Water. Cool soothing liquid, scathing burning steam. Hardly a topic worthy of discussion for an article in an online magazine about multiplayer game programming – or so it would seem. For the third issue of Idea Breeding, I have chosen an esoteric theme to show how it is possible to get ideas for your game out of any possible topic.


Almost everybody has had contact with this elusive substance at one point or another in their lives, whether during a daring crossing of a threatening puddle, by a random strike by airborne waterdrops, or simply hiding in a glass or bottle. It is so common that one rarely thinks about it.



Water as Decoration


Water can be used as simply as ornamentation in a game. Nothing really provides the feeling of a real living world like water – streams which break the monotony in fields and forests, waves crashing on the shoreline, occasional rain and puddle-building will cause every true Celtic warrior to tingle with joy. And it is certainly a better choice than the explanation that "underground streams" provide the water for all of the plants on the surface.



Water as an Obstacle


Rain also adds an extra dimension to games. Besides the obvious atmospheric bonus a nice trickle can provide, imagine the possibilities of a great rainfall. Rivers can expand and cause flooding, deserts can become deathtraps thanks to flash floods. And even a simple drizzle will cause your lovely dirt to become mud, and slow your travelling rate. And isn't being literally bogged down the secret wish of every man and woman?



Water as a Border


One important use of rivers and seas is that of a border. You may not want your players to go everywhere, so you'll need some type of barrier. While deep forests are simply irritating, and mountains may be unbelievable, a giant river or a sea can provide a more realistic alternative. However, it is important to keep the water irregular in form – straight rivers and square seas have caused the death of more than one game.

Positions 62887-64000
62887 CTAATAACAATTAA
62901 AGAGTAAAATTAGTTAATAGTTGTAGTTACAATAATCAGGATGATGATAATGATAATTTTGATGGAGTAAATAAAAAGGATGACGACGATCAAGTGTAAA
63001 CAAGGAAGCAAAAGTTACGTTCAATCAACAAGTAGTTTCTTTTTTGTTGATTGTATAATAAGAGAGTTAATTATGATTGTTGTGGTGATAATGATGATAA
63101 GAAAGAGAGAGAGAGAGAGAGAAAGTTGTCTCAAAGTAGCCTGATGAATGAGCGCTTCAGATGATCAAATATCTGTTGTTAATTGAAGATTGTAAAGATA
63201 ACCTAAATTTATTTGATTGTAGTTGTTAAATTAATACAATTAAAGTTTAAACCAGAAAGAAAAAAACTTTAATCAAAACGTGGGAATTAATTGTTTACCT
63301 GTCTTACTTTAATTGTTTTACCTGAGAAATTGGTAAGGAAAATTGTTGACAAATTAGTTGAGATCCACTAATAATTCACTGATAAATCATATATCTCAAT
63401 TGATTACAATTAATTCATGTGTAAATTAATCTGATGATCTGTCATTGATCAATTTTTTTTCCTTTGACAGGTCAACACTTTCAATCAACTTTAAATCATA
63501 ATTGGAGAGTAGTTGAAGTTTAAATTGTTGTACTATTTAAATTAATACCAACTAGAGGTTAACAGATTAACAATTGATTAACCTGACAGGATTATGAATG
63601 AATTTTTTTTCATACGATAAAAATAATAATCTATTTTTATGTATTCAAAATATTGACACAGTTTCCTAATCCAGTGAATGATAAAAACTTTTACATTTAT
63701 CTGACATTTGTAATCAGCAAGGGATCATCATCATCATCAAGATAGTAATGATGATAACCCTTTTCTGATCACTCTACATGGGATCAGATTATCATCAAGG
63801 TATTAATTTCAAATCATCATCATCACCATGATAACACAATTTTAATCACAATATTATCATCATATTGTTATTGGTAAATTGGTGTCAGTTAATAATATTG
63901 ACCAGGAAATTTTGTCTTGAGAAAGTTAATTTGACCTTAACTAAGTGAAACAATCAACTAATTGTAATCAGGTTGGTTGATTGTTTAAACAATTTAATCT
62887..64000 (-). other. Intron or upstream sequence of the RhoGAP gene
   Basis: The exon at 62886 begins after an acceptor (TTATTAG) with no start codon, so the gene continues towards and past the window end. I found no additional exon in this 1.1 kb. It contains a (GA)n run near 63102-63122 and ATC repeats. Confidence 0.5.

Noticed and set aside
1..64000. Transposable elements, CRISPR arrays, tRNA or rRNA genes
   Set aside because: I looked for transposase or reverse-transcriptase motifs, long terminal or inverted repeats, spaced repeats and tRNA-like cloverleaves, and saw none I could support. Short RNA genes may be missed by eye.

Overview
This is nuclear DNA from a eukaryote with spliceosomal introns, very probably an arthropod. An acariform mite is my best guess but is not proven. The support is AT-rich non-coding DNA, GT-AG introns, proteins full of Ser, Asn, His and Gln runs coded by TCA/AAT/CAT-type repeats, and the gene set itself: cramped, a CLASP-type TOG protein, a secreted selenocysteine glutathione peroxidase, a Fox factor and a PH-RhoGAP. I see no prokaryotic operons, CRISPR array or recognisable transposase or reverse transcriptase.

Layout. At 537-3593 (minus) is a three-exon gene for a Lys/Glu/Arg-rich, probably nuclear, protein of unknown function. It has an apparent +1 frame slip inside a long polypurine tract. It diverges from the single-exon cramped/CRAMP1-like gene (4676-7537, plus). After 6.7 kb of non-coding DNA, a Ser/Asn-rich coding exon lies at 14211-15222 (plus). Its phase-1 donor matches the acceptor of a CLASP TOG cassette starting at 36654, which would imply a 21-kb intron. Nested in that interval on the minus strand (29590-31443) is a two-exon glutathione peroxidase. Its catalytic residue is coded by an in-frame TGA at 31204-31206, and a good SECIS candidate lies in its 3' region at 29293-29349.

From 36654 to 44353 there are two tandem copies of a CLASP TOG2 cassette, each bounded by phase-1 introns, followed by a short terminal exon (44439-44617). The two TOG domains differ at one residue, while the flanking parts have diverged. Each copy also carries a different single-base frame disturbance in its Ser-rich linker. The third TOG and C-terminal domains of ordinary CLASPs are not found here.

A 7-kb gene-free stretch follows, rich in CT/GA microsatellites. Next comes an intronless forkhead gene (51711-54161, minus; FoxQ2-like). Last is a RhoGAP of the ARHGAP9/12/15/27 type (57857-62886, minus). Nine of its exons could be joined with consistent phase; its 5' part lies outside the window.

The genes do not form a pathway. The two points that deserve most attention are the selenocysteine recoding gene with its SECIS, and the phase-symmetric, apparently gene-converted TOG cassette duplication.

Water can even be used as a temporary border. Imagine keeping certain areas away until people are capable of breaching that border – special combat areas on distant shores only visitable if you learn the "swimming" skill, distant islands you can visit only after you earn enough money to rent a ship, or even after learning how to build a raft yourself. By making your players overcome this border yourself, you have easily created a "newbie" zone for beginners and kept the rest of the world for more advanced players – making it easier to decide the "challenge level" of encounters at both locations.



Water as Life


Many role-playing games concentrate on the importance of keeping your character fed, and provide many opportunities for feeding him. Some games allow you to win meat and other food after a hard battle, others have friendly inns selling loaves by the dozen, if not even providing you the tools for baking your own bread from the basic materials. The roguelike games shine in their feature of having to consume the dead corpses of monsters you slay to keep yourself alive (and hope that the flesh is not poisonous or has gone bad).